As the sun rises over a grassy field, birds begin to chirp and call. By recording these sounds, scientists can help developers determine if that field is a good site to build a new solar farm.
Solar farms can take up a lot of land. By 2030, utility-scale solar could cover more than 2.5 million acres across the U.S.
“One of our top concerns with utility-scale solar development is that footprint impact on habitat or sensitive areas,” says ornithologist Aaron Boone of Environmental Solutions and Innovations, a consulting company.
To help solar developers evaluate a potential site, his group looks at how it’s used by migratory birds and threatened species.
They rely on existing data, aerial images, and field studies. And now audio recorders have also become a useful tool.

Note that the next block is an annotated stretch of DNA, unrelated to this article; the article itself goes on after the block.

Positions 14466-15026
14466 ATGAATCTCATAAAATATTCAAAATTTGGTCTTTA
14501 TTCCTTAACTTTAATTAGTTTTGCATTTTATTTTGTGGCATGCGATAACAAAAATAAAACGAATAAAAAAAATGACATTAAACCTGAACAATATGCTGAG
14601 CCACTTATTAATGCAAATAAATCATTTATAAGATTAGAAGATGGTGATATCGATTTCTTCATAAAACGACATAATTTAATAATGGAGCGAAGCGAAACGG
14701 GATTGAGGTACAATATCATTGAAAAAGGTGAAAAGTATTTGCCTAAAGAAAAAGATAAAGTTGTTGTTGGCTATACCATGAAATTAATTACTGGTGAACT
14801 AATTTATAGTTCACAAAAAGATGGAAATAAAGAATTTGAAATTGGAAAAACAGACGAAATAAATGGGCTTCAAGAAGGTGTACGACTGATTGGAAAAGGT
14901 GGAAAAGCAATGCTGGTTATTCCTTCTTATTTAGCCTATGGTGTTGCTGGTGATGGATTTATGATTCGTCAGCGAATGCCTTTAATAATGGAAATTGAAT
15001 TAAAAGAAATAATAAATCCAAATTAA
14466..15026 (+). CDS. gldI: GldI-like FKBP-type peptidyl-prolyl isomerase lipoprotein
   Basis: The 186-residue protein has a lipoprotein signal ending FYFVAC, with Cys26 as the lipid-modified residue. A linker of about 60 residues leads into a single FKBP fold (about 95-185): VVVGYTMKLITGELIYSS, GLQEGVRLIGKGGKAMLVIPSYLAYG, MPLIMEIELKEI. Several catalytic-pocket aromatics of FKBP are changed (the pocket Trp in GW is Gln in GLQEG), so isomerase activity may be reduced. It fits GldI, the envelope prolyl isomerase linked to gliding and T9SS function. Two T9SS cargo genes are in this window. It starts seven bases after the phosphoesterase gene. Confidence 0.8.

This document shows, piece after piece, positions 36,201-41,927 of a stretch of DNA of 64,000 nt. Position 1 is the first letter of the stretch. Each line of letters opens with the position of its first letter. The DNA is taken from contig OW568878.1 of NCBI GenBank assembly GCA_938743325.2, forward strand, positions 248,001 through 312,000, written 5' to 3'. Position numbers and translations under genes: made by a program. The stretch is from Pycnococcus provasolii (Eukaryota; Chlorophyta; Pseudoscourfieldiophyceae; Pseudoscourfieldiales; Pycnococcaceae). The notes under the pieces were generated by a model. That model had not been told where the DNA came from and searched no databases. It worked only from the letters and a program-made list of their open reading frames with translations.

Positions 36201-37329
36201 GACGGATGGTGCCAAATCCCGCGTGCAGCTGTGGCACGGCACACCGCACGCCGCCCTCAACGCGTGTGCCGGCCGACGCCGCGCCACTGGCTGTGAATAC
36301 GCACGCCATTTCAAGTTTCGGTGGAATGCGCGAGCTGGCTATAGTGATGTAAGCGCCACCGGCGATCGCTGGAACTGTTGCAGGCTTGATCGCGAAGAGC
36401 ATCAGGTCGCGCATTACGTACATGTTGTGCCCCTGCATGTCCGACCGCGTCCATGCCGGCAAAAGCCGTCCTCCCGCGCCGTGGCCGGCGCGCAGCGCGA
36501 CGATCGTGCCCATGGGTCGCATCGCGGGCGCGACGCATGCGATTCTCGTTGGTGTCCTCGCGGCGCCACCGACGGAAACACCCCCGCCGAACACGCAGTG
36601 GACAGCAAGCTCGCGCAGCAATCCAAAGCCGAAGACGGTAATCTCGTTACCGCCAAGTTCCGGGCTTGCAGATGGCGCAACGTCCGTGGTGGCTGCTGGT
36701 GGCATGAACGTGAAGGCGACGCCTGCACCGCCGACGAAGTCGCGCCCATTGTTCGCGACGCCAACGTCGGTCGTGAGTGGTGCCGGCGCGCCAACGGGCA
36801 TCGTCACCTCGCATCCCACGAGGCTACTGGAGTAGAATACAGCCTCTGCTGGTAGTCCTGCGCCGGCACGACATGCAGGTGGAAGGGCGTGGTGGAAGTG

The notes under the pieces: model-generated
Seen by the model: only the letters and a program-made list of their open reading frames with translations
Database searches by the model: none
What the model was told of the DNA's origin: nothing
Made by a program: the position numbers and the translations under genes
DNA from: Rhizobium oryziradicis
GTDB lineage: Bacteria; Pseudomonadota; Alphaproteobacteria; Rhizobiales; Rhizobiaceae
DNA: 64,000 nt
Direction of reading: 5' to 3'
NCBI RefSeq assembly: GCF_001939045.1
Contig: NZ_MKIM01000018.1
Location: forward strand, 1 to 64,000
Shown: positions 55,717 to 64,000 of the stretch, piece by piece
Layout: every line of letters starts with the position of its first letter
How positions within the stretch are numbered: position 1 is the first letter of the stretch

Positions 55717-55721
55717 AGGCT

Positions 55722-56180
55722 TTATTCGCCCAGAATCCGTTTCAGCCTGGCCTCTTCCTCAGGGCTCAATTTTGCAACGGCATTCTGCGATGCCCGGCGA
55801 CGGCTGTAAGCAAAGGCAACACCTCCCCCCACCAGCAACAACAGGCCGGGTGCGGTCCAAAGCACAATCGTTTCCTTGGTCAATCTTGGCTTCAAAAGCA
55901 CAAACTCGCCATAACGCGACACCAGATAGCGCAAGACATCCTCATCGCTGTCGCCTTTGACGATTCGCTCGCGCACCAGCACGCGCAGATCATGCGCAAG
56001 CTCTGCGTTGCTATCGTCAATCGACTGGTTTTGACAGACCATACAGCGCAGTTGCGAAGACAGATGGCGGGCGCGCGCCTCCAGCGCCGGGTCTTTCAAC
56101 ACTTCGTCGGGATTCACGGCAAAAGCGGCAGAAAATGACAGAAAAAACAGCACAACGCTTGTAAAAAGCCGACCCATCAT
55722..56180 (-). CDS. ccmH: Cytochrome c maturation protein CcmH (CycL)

These recorders can be deployed across a large area and left to collect data for a long time – “as opposed to sending a survey crew to collect data the more traditional way with pen and paper and binoculars sort of thing,” Boone says.
Audio recorders can detect birds that are hard to see or that use the site infrequently, so the data they provide helps solar farm developers avoid critical bird habitat.
Reporting credit: ChavoBart Digital Media